I was speechless and stunned. I left her office with little breath and a heavy heart. I cried. Had dinner with a friend. We held hands and cried. We cried for all the women in the workplace past, current and future who had — or will — experience such blatant sexism.

There’s a saying: What doesn’t kill us makes us stronger. And after watching “Makers” and recalling these past experiences, I realized that collectively, they made me who I am today. My determination to prove the naysayers wrong has made me a strong person and better programmer and a stellar business owner. But I couldn’t have done it without Pat, (along with Rich, Mike, Donna, Paula and more people than I can name in one blog post.) I cannot thank them enough for their unwavering support.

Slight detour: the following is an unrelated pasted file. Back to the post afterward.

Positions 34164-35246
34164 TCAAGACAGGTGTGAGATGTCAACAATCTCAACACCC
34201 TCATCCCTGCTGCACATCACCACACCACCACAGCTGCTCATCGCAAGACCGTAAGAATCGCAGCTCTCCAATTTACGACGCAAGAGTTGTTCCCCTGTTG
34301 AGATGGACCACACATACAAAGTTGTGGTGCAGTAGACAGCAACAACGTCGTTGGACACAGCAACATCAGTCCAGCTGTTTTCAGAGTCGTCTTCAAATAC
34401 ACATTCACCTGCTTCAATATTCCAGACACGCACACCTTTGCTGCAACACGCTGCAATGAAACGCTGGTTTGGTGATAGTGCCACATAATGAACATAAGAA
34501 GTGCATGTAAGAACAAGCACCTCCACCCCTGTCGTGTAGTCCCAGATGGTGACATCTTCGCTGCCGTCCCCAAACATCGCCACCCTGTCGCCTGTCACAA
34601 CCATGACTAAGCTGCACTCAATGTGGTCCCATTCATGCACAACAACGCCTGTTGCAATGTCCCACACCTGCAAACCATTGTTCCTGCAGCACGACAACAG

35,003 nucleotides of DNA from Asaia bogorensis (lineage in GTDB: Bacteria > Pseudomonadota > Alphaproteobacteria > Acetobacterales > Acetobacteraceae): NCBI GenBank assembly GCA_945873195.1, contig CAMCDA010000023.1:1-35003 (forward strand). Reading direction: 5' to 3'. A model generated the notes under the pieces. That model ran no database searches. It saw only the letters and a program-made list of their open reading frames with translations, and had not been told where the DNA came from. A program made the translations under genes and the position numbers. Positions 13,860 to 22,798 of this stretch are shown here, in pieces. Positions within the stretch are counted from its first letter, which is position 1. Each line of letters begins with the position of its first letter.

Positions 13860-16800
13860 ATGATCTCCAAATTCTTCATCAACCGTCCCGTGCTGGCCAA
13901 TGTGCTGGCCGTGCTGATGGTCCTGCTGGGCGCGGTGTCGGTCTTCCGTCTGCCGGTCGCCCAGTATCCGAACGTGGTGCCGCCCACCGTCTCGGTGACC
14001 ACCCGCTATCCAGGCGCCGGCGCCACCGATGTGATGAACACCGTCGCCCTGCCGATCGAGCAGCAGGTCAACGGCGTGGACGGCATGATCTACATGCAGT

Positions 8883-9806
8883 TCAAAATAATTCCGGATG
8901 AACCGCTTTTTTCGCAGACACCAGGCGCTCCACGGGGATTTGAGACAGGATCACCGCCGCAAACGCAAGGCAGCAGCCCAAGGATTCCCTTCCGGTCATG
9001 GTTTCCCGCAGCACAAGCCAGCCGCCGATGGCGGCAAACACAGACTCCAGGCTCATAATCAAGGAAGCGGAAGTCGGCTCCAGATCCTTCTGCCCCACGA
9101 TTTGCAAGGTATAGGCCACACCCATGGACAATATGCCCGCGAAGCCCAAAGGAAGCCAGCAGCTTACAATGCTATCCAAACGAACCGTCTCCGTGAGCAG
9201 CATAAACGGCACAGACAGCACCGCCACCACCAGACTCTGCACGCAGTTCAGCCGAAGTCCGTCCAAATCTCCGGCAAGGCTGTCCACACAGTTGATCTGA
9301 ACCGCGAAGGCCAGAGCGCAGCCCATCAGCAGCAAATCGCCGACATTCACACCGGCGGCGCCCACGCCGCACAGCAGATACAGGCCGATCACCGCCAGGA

I am doubtful that sexism will end but I am hopeful that the “makers” of tomorrow will continue to fight for equality for everyone, man or woman. And if ever I encounter the unacceptable behaviors I recounted in this blog, I will do everything in my power to make it right.

Be Nice!

Compassion… pass it on!

Today was an amazing and thought filled day… I say this because I saw two totally different movies that moved me in a way I didn’t think was possible. Let me try to explain in writing (I’m much better at talking, I wish I could talk my way through a blog)….

I was invited to watch Miss Representation with a group of women, all in high school, and discuss the movie. I don’t often get asked by young people to engage, so this was an opportunity I wasn’t go to let pass by. Also, I’ve been wanting to see this movie. These women are part of a group called Young Women for Change, a program that is run through the Michigan Women’s Foundation.